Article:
Audio: Content strategies from three fintech firms

Changing hearts and minds.

For a content-marketing team in a media organization, it’s how you get on more consideration lists. You need to market yourself as well as you market others.

Globe Content Studio launched the MarTech Mornings monthly event series about a year ago, as a way to bring our community of agency partners, existing and potential clients, entrepreneurs and students together to educate, inspire and inform through keynotes and panel discussions. To invite people into our space, to give them the chance to learn more about what we do, to spark conversations, and to network.

We’ve tackled topics as diverse as cinemagraphs, influencer networks, blockchain, cannabis, and women who market to women, all filtered through the lens of marketing technology, which is continuously growing and changing.

Our most recent edition focused on personal finance, featuring a panel with three experts in the field:

1) Eva Wong, co-founder and COO of Borrowell, a financial technology company that helps Canadians make decisions about credit.

2) Rasha Katabi, founder and CEO of Brim Financial, which is offering a suite of new credit cards that have generous perks and offer loyalty rewards.

3) Rachael Factor, director of communications at Wealthsimple, the largest and fastest-growing online investing service in Canada.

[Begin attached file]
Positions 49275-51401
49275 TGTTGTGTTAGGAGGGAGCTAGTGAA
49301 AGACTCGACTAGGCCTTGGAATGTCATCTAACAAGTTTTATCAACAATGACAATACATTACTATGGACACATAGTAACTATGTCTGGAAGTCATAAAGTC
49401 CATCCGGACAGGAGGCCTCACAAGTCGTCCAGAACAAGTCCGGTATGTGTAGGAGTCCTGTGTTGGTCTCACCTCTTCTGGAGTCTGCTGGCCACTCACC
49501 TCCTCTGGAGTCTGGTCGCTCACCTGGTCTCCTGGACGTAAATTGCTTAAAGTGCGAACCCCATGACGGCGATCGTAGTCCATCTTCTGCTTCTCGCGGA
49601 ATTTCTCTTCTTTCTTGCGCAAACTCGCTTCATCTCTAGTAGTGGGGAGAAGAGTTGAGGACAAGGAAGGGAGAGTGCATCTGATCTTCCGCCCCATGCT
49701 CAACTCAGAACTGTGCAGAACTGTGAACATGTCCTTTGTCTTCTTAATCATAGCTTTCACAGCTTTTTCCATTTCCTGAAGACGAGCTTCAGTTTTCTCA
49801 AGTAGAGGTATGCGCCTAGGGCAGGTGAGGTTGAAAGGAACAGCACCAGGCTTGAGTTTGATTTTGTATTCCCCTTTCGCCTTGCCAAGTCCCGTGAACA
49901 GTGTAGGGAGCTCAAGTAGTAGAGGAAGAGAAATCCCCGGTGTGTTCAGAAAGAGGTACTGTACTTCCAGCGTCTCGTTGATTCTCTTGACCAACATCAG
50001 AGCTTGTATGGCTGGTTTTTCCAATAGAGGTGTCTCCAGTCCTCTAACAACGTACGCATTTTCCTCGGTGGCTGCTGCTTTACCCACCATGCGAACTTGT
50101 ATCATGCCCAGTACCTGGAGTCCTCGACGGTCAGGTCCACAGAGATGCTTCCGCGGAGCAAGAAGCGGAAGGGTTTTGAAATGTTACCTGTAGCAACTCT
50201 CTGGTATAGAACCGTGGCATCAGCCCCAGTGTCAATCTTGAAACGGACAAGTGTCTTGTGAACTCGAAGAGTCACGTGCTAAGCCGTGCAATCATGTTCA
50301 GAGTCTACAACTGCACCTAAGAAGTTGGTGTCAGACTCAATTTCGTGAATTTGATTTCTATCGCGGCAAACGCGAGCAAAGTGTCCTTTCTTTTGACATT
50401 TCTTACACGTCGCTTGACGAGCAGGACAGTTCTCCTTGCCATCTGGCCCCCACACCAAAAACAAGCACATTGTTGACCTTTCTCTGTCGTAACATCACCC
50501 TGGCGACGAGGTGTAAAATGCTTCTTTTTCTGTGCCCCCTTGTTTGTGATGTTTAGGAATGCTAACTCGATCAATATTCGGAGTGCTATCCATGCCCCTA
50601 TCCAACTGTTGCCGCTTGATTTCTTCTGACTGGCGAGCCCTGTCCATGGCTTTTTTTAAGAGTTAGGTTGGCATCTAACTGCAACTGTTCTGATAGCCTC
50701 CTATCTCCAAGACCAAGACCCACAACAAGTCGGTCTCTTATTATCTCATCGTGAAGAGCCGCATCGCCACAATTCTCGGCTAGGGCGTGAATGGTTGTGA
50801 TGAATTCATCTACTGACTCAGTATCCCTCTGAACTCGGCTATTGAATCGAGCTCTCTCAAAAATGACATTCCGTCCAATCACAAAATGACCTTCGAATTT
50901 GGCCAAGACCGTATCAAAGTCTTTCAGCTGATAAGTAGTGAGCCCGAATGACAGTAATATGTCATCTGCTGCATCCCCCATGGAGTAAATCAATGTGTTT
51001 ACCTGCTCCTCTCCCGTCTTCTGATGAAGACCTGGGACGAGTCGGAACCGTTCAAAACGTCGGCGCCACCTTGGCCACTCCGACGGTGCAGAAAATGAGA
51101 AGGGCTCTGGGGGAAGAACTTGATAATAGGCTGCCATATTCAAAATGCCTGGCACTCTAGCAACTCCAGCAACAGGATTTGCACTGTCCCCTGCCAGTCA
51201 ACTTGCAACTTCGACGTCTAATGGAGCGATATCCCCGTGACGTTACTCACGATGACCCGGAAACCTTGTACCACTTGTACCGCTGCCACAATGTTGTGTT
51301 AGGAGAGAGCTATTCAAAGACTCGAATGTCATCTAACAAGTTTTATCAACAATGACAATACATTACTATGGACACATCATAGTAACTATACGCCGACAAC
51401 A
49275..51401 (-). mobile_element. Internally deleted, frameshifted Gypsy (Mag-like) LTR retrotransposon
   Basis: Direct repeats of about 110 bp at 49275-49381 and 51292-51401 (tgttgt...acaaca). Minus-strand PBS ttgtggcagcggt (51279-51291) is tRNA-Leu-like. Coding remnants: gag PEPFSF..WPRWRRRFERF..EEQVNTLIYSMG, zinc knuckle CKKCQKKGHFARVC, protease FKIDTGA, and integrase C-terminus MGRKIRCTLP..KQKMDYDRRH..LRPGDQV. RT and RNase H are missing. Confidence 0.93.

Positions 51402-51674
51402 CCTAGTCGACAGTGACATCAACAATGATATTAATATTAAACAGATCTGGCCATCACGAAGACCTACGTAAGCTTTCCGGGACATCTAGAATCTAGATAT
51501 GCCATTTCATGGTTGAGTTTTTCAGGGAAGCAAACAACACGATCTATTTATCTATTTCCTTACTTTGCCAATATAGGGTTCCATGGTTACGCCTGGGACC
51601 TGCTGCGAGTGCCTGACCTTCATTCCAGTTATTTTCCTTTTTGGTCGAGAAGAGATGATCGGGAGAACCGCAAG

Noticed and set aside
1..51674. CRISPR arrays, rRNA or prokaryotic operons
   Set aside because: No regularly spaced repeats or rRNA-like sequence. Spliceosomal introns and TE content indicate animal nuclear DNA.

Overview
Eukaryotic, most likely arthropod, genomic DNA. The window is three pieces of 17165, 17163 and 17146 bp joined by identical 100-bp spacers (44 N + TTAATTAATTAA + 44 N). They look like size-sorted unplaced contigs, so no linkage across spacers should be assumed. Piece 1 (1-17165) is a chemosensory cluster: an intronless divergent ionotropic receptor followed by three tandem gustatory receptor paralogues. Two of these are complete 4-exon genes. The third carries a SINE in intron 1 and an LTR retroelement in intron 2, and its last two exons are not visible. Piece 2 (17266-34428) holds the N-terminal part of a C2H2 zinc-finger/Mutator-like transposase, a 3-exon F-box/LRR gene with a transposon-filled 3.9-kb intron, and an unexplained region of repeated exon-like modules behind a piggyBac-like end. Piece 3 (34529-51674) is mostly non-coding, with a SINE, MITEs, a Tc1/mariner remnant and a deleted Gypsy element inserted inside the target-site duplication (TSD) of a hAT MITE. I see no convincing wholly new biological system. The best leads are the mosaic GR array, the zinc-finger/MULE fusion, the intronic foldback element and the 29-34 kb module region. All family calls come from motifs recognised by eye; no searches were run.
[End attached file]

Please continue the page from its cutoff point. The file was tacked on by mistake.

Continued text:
There’s a 40-minute audio recording of the session, which you can listen to here:

 

Some of the highlights:

  • Rachael says Wealthsimple recognized that the investing industry was historically intimidating for average consumers, and the company uses content marketing to humanize and demystify money.
  • Eva talks about why Borrowell turned to traditional marketing channels such as TV and (believe it) radio, and how she found them surprisingly successful. Radio, in particular, because of its appeal to commuters, and the fact it’s more accessible from a production and budgetary standpoint.
  • Rasha discusses the importance of Brim’s partnership with Mastercard, which helped gain acceptance for her relatively new brand because it’s a licensed issuer with a global footprint. It doesn’t hurt, she adds, that Mastercard is also strong on the innovation file.
  • On the topic of conversion, Rachael refers to brand awareness as being like a first date, when people shy away from revealing everything about themselves and certainly don’t propose marriage. For Wealthsimple, getting its name in front of consumers is enough as a starting point. Then you draw them in with more useful content, such as “meatier” money issues.
  • Borrowell started out by only offering personal loans, but as Eva points out, not all potential customers needed one right away. Another carrot was required. The team did its research and discovered credit education could lead to an expanded customer base. Lo and behold, free credit scores did the trick.
  • Rasha emphasizes the importance of continuously optimizing the user experience on Brim’s website. The company expands sections that resonate based on data, and removes those that don’t, to make sure the entire environment is relevant. The result? Visitors that spend at least 50 seconds on the site have a high propensity to convert

 

The next MarTech Mornings, temporarily rebranded as MarTech After Dark, takes place at The Globe and Mail Centre in Toronto on Sept. 12, from 5 pm to 7 pm. CLICK HERE to register.

 

Sean Stanleigh is managing editor of Globe Content Studio. Follow him on Twitter @seanstanleigh and on Instagram @sstanleigh.